In 9th-grade biology class, students ended the term with a collaborative project combining science, art, and history. Much like our youngest students, our senior class has also been working on historical timelines, exploring the history of life over the past 4.6 billion years. To end this unit, the class worked together to create a history-of-life timeline for history teacher Selden’s classroom, illustrating events with colorful hand-drawn works of art. The finished product will hang in Selden’s 7th- and 8th-grade classroom alongside other timelines in our global history.  

Our Spanish students also showed off their art skills this week as they participated in a fun activity involving illustrations and descriptions of originally designed monsters. Students wrote Spanish paragraphs describing their monster’s appearance, favorite activities, and personality, and their peers had to match that description with the corresponding monster drawing. The activity highlighted verbs including ser, tener, and gustar, and allowed the group to practice subject/adjective agreement.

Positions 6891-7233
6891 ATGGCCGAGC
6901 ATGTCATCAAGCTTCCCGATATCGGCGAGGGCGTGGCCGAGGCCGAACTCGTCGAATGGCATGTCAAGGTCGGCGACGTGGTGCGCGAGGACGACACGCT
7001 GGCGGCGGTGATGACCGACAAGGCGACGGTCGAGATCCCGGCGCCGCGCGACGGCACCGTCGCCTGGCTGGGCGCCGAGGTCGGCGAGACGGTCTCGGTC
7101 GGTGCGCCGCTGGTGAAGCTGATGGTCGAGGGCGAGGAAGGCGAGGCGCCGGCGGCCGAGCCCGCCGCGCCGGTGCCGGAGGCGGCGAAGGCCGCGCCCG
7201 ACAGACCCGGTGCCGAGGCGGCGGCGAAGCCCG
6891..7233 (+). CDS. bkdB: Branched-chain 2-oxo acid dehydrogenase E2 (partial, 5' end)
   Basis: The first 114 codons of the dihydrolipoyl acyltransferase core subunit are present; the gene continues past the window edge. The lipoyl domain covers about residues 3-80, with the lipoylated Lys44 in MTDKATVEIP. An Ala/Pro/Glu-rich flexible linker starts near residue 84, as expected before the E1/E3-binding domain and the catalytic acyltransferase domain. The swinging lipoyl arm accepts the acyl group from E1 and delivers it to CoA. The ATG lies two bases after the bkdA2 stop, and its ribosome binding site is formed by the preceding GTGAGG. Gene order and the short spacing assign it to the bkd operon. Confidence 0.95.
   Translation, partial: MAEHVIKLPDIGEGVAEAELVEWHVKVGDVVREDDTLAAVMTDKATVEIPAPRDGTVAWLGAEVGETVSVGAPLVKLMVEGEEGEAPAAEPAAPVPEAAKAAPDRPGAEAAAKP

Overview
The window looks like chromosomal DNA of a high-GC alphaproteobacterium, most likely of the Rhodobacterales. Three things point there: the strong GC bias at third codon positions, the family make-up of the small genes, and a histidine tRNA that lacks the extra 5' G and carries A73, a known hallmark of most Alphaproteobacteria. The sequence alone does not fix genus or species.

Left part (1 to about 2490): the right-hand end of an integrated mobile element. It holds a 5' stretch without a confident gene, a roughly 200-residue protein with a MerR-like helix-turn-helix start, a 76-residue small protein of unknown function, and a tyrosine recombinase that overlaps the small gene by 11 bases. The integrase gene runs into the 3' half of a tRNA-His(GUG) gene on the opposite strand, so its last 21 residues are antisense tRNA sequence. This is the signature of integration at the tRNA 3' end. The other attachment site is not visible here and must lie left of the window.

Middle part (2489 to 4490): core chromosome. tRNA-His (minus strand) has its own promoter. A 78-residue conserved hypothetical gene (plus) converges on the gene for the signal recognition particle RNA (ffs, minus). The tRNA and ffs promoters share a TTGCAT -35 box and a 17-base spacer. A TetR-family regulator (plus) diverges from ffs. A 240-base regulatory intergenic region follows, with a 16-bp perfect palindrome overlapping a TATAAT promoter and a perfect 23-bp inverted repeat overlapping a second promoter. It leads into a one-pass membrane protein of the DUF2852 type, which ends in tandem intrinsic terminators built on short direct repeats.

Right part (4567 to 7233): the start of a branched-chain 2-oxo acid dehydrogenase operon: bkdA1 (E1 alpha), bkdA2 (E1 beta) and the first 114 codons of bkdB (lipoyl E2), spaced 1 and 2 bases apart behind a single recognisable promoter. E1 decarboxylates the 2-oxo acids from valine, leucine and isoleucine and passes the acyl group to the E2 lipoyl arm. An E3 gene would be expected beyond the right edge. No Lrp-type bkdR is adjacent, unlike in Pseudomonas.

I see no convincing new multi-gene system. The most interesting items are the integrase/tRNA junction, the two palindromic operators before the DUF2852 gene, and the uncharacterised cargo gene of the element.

Top: Sophie makes Valentine’s Day glasses. Middle: Art supplies for Valentine’s Day cards. Bottom: Liz’s homemade Valentine’s Day cards

Creating homemade Valentine’s cards is a beloved North Country School tradition, and earlier this week our students spent time down in our studio spaces working on these beautiful and thoughtful pieces of art. The cards were then collected and put in decorated boxes that were distributed to different residential houses, day students, faculty, and staff on Wednesday homenight. While our Valentine’s Day homenight usually features a dance party and other in-person activities for the whole community, this year our boarding students and houseparents kept the holiday spirit alive with colorful dinner attire and festive decorations.